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If something cannot go on forever, it will stop.

At the end of March, the Council on Economic Policies (a Zurich based think tank) posted this piece written by William White. White identifies the many challenges, actual and emerging, threatening the future of our democratic, market based systems and indeed of mankind itself. Our economic, political, environmental and health systems are all showing increased signs of stress and any one of them might “stop”. Since all of these systems are interrelated, problems that emerge in one system will threaten the other systems as well. White describes the key characteristics of more sustainable systems, and suggests policies that might be required to move from the unsustainable path we are on currently to a path that would actually leads us to where we want to go.

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Data science in economics and finance for decision makers

A book with this title, edited by Per Nymand-Andersen and published by Risk Books, became available on 23 March. William White wrote an endorsement, praising the book for its comprehensive approach to the subject (20 chapters written by authors with different specialities) and its willingness to address both the opportunities and the practical challenges offered by new techniques for data collection and  analysis.



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The full case against ultra low and negative interest rates

On 17 March, INET published on its website a blog note (summary) and  Working Paper by William White. The Working Paper argues that, by encouraging the issue of debt, often for unproductive purposes, monetary stimulus becomes increasingly ineffective with time. Worse, it has a number of side effects that become increasingly burdensome over time. It threatens financial instability in a number of ways, leads to real resource misallocations that lower potential growth, and finally produces a policy “debt trap” that cannot be escaped without significant economic costs.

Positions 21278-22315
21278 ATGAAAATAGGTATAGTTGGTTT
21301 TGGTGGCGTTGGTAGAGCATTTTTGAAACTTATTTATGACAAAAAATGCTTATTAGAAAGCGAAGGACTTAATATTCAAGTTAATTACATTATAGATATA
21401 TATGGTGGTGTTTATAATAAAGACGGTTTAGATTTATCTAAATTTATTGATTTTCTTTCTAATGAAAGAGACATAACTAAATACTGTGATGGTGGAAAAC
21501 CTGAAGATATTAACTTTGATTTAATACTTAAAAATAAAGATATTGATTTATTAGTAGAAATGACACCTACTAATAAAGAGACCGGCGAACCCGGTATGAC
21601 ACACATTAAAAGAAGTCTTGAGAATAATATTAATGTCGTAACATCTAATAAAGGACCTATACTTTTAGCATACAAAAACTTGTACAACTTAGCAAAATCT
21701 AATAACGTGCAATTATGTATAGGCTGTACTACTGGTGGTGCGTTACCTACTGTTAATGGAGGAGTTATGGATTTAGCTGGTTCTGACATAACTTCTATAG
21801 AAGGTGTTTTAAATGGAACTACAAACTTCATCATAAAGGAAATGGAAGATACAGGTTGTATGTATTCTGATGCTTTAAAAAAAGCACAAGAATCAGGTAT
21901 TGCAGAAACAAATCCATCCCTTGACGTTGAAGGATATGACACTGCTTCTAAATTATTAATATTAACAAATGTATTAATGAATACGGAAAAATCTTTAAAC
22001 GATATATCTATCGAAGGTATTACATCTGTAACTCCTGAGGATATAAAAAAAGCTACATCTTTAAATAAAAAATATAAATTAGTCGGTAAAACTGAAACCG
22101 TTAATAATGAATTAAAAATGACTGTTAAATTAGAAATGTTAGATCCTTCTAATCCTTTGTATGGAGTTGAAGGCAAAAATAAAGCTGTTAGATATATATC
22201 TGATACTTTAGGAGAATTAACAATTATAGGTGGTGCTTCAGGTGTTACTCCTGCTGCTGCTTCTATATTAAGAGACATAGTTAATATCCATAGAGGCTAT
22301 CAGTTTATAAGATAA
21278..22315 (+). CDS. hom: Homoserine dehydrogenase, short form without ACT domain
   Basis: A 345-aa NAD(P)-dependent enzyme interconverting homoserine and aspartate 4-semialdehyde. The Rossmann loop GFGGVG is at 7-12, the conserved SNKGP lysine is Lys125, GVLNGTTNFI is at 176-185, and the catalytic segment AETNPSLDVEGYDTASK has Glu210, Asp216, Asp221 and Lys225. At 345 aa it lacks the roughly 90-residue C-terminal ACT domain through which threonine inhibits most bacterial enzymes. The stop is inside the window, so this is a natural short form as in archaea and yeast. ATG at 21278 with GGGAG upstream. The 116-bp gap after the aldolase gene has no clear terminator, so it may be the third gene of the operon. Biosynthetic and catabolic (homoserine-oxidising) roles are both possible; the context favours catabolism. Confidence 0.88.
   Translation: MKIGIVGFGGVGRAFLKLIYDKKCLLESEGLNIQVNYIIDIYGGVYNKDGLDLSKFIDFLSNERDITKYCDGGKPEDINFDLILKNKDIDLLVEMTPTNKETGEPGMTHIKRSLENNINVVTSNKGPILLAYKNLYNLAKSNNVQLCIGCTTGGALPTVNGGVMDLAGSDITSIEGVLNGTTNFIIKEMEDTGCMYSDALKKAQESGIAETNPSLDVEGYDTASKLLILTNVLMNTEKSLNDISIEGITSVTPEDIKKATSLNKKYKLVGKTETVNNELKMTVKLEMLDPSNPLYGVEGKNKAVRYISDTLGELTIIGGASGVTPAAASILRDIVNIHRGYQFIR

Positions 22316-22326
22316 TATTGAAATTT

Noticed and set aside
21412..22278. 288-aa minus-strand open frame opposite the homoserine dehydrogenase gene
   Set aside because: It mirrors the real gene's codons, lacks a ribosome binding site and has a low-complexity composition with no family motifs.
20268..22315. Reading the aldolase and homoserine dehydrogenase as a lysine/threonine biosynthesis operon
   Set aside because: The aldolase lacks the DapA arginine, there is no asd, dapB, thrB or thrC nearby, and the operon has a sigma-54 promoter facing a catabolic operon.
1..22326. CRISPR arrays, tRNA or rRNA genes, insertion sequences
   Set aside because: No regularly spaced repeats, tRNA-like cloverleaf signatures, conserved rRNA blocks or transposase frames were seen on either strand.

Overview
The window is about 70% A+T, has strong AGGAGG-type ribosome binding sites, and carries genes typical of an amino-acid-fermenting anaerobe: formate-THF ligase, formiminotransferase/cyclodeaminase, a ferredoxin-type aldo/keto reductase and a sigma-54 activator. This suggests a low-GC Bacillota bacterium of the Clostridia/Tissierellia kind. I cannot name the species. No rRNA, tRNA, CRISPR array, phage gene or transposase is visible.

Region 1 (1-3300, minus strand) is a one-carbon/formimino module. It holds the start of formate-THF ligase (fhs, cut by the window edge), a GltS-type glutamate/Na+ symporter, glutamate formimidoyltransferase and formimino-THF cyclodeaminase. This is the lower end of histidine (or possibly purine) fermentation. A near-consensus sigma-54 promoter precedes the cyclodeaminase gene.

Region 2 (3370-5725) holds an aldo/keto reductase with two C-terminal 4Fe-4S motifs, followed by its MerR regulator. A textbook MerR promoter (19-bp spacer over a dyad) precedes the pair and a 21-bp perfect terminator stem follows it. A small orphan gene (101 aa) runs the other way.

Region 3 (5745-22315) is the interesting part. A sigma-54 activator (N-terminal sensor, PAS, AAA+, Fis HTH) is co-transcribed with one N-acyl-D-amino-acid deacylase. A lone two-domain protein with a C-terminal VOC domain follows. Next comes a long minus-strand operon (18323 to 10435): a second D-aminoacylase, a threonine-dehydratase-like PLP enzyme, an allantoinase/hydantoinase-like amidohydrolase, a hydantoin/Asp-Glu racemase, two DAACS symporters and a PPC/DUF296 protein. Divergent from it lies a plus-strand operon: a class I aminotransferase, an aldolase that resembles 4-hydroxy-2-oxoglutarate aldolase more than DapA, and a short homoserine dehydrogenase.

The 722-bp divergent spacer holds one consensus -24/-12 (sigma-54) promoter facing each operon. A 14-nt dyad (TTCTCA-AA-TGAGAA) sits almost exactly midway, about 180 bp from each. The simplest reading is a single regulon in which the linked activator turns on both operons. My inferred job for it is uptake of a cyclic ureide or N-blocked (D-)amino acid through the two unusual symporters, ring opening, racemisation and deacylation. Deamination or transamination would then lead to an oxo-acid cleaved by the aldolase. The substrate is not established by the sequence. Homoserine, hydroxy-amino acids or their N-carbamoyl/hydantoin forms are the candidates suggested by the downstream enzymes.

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International financial regulation: Why it still falls short

Previously a Working paper posted by INET, this article has now been published as a chapter in a book called “The next money crash and a reconstruction blueprint”. Edited by Uli Kortsch, the book makes the case that economic systems in which private banks (and shadow banks) effectively create money are inherently prone to crises of increasing seriousness. It effectively argues for a modern version of the Chicago Plan that replaces bank-created-money with sovereign-created-money. White’s paper helps document many of the problems generated by the current system and why monetary and regulatory policies have not been able to overcome them. He also lists a number of reforms, in order of their ease of implementation, that could in principle reduce the need for more radical reform. White finishes by noting that monetary reform at the national level is not enough. We also need to reform the International Monetary (Non) System.